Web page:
Archaeopteryx is the most famous of the flying dinosaurs, and a new specimen of the animal reveals the species developed feathers before learning how to fly.
Ludwig-Maximilians-Universität (LMU) researchers in Munich, Germany discovered previously-unknown features of Archaeopteryx plumage. This could suggest a use for feathers that predates their employment for flight.
Archaeopteryx lived around 150 million years ago, during the late Jurassic period. Its name means ancient wing, and the first fossil of its kind was discovered 150 years ago.
The newest Archaeopteryx to be discovered is the 11th confirmed fossil in the genus. This one has the best-preserved feathers of any member of the collection. The detail in feathers is so great that they allow extensive comparisons to other feathered dinosaurs, which were never before possible. Feathers were easily observed all over the body of the ancient bird, including the body and legs of the animal.
"Comparisons with other feathered predatory dinosaurs indicate that the plumage in the different regions of the body varied widely between these species. That suggests that primordial feathers did not evolve in connection with flight-related roles, but originated in other functional contexts," Christian Foth of LMU said.
Theropods, a type of dinosaur now known to predate Archaeopteryx, also had feathers, but could not fly. Paleontologists believe the covering provided these species a way of keeping their bodies warm. Some advanced species of feathery dinosaurs could have also used tails for balance, in much the same way ostriches do today. The colorful adornments could also have been used simply for display, attempting to attract mates. Animals that flew soon adapted the body parts for other purposes.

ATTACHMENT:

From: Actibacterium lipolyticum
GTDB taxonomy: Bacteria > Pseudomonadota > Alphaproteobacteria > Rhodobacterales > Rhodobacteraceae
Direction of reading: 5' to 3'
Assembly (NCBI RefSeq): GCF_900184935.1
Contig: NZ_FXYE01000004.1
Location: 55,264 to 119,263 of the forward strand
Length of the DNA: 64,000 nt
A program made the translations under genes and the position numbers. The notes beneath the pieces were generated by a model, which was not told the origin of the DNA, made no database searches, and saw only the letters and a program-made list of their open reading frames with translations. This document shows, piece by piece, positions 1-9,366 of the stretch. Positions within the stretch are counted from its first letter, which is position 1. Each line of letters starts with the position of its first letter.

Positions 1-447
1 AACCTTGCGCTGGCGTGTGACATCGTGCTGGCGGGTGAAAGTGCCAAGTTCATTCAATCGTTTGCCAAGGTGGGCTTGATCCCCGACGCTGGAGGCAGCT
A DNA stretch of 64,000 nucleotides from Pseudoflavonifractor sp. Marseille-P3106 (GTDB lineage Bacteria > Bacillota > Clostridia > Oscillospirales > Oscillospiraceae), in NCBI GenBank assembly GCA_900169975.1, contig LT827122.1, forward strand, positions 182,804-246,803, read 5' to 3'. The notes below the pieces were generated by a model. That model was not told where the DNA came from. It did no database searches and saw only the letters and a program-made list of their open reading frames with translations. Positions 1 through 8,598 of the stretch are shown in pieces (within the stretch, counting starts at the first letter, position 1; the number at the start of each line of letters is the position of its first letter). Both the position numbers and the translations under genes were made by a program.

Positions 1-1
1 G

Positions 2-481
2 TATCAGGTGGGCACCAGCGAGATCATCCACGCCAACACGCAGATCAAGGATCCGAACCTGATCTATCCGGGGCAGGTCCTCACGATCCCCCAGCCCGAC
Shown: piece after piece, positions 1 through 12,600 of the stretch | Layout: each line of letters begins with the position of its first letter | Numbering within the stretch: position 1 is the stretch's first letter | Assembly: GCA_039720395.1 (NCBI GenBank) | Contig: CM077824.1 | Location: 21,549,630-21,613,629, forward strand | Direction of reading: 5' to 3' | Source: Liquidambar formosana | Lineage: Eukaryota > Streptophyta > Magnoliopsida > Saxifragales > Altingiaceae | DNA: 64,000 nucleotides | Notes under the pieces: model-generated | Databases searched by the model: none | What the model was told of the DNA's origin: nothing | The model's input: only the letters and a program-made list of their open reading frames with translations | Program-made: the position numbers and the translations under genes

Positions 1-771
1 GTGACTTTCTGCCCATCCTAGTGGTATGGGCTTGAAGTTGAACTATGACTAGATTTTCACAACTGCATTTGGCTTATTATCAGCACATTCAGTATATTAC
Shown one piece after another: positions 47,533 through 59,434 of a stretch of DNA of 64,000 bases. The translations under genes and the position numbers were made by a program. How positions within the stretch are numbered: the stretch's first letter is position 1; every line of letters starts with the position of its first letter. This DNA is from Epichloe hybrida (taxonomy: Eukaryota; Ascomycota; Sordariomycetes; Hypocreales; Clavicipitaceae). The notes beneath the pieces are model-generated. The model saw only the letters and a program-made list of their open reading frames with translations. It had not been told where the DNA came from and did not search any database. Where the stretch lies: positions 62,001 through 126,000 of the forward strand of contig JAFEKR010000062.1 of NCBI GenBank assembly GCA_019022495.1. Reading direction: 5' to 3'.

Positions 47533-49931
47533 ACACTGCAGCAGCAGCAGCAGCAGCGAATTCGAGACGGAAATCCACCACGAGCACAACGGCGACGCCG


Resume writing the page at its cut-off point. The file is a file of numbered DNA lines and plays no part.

"Interestingly, the lateral feathers in the tail of Archaeopteryx had an aerodynamic form, and most probably played an important role in its aerial abilities," Foth stated in a press release.
Feathers adapted for flight would need to have specific characteristics, so variation between them should be small. But, early feathers show wide variations in location and structure. This suggests the parts developed before dinosaurs took to the air.
"It is even possible that the ability to fly evolved more than once within the theropods," Oliver Rauhut, a paleontologist in the Department of Earth and Environmental Sciences at LMU Munich, told the press.
All Archaeopteryx fossils found so far were discovered in limestone deposits in the Altmühl valley of Bavaria, in a shallow sea. During the height of Archaeopteryx, the area was located in the northern tropics.
Investigation of the new Archaeopteryx fossil and the role of feathers in pre-flight evolution was published in the journal Nature.